“This isn’t nipping it in the bud, but it is making it a little more difficult,” Mr. Khorsandi mentioned. “Billionaire’s Row is 15 years old now, and people are just now starting to wise up to what’s happening there,” he mentioned. “They’re bogarting the sky and pushing away the public.”
At 200 Amsterdam, a 52-story condominium on 69th Street, the builders bought unused improvement rights not simply from adjoining buildings however from a number of neighboring tons, making a 39-sided zoning lot that critics described as “gerrymandered” to get the 668-foot peak they wished.
SJP Properties and Mitsui Fudosan America have spent the final two years in court docket and seem to have gained out. The Committee for Environmentally Sound Development and the Municipal Arts Society of New York, which filed the authentic lawsuit in 2018, claimed that the constructing must be scaled down since the authentic zoning lot wouldn’t permit such a tall constructing. In February 2020, a State Supreme Court choose sided with the group organizations and ordered the developer to take away the high 20 flooring.
But the builders appealed and gained a reprieve final March. Both group teams, backed by many native public officers, have filed one other attraction, however regardless of the ongoing authorized battle, the challenge is predicted to open to residents this summer season. One of the 10 penthouses, priced at $17.5 million, offered this spring.
“If they get away with it, that means they can do anything,” mentioned Olive Freud, founding father of the Committee for Environmentally Sound Development. “The decision could affect an awful lot of housing in New York from here on out.”
The Upper West Side is one in every of the most in-demand and costly housing markets in the metropolis, however due to its compact location between two main parks, there may be little room for brand new building. What is beneath building now although, in accordance with Jonathan Miller, president of Miller Samuel, an appraisal agency, is harking back to a interval in the 1980s when many builders rushed to construct on the Upper West Side and sought out websites exterior the neighborhood’s historic districts.
“What’s different this time is that we have towers that are contrasting the existing skyline,” he mentioned. “The developer can rationalize the size because they’re able to build higher and have more apartments with more views.”
Other new condominium developments convey extra modest modifications to the neighborhood’s skyline. Broadway’s industrial hall, for instance, will probably be dotted with practically a dozen new buildings, most of which is able to hover at about 200 toes tall, or 20 tales, which is allowed by the present zoning.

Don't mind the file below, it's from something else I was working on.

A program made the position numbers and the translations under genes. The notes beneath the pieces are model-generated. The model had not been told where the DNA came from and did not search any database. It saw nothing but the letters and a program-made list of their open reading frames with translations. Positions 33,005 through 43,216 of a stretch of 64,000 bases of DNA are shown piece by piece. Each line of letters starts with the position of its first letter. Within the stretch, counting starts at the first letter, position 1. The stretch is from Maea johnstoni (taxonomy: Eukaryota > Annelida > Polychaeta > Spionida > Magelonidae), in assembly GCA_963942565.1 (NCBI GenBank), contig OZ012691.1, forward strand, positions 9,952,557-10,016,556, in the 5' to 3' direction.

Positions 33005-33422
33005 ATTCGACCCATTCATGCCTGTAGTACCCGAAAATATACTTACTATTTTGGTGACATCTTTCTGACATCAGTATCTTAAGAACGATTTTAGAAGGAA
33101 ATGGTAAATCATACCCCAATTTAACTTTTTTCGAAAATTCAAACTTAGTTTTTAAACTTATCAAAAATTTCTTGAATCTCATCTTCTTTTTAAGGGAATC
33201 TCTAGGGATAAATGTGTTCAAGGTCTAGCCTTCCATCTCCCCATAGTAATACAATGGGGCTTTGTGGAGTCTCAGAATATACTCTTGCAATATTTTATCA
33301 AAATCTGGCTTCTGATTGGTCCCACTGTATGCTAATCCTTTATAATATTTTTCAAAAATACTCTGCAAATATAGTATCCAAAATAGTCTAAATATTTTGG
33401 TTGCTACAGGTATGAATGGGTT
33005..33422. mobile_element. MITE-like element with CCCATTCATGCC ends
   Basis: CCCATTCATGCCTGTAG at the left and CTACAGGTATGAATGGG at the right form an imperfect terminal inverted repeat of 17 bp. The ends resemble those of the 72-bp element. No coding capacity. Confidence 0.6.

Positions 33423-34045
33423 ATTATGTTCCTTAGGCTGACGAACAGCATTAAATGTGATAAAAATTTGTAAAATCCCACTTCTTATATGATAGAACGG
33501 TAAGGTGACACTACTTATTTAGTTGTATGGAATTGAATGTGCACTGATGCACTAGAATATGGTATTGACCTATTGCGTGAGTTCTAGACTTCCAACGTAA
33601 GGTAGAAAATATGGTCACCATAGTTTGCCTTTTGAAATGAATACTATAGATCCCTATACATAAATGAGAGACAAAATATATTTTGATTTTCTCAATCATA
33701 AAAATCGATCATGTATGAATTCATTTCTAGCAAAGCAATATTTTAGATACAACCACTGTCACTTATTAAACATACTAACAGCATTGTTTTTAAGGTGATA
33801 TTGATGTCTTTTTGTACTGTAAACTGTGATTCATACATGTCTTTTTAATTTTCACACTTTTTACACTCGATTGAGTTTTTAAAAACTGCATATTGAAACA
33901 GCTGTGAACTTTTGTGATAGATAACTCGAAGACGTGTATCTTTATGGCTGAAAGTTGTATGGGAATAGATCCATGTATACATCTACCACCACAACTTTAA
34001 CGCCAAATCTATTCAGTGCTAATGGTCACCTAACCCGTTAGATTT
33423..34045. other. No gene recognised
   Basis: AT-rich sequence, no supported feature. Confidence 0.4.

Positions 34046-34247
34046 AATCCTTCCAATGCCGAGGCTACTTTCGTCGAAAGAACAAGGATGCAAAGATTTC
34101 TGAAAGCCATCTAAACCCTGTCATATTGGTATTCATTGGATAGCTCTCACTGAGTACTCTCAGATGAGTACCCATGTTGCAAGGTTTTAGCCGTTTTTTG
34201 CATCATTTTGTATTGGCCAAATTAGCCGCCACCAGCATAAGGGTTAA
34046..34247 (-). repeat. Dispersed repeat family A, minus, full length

The Era condominium, at 91st Street and Broadway, sparked native debate final yr over its cantilever design. Some neighbors consider it isn’t suitable with the Upper West Side’s extra classical structure. Credit…Rendering by MOSO Studio
The most controversial design on this group is Era, the 20-story cantilevered constructing at 91st Street, the place the builders, Adam America Real Estate and Northlink Capital, bought air rights over the property subsequent door to construct wider as an alternative of taller.
The constructing, which topped out in June, could have 57 models starting from two- to five-bedrooms when it opens subsequent spring. The challenge was designed by ODA New York, and could have outsized home windows framed by angled limestone blocks — a nod to the use of limestone on different space buildings.
Eran Chen, a longtime Upper West Sider and the founder and govt director of ODA, mentioned that the cantilever permits for extra flats to be included at the high of the constructing versus the typical tower cake building, the place the constructing narrows because it ascends. “We’re creating a new typology for New York City,” he mentioned, calling it “inverted living.”
In early 2020, a neighborhood petition made the rounds, amassing over 350 signatures towards the cantilever design. Wayne Kabak, a spokesman for the Cantilever Opposition Group, mentioned, “We basically feel it’s an eyesore that doesn’t fit within the look of a neighborhood that’s mostly defined by classical architecture.”
When requested about criticism of the design, Omri Sachs, co-founder of Adam America and a neighborhood resident himself, mentioned, “I do think people jumped to conclusions in this case. Yes, the building is bold architecturally but it does blend into the street and is contextual. Sometimes it’s a question of aesthetics.”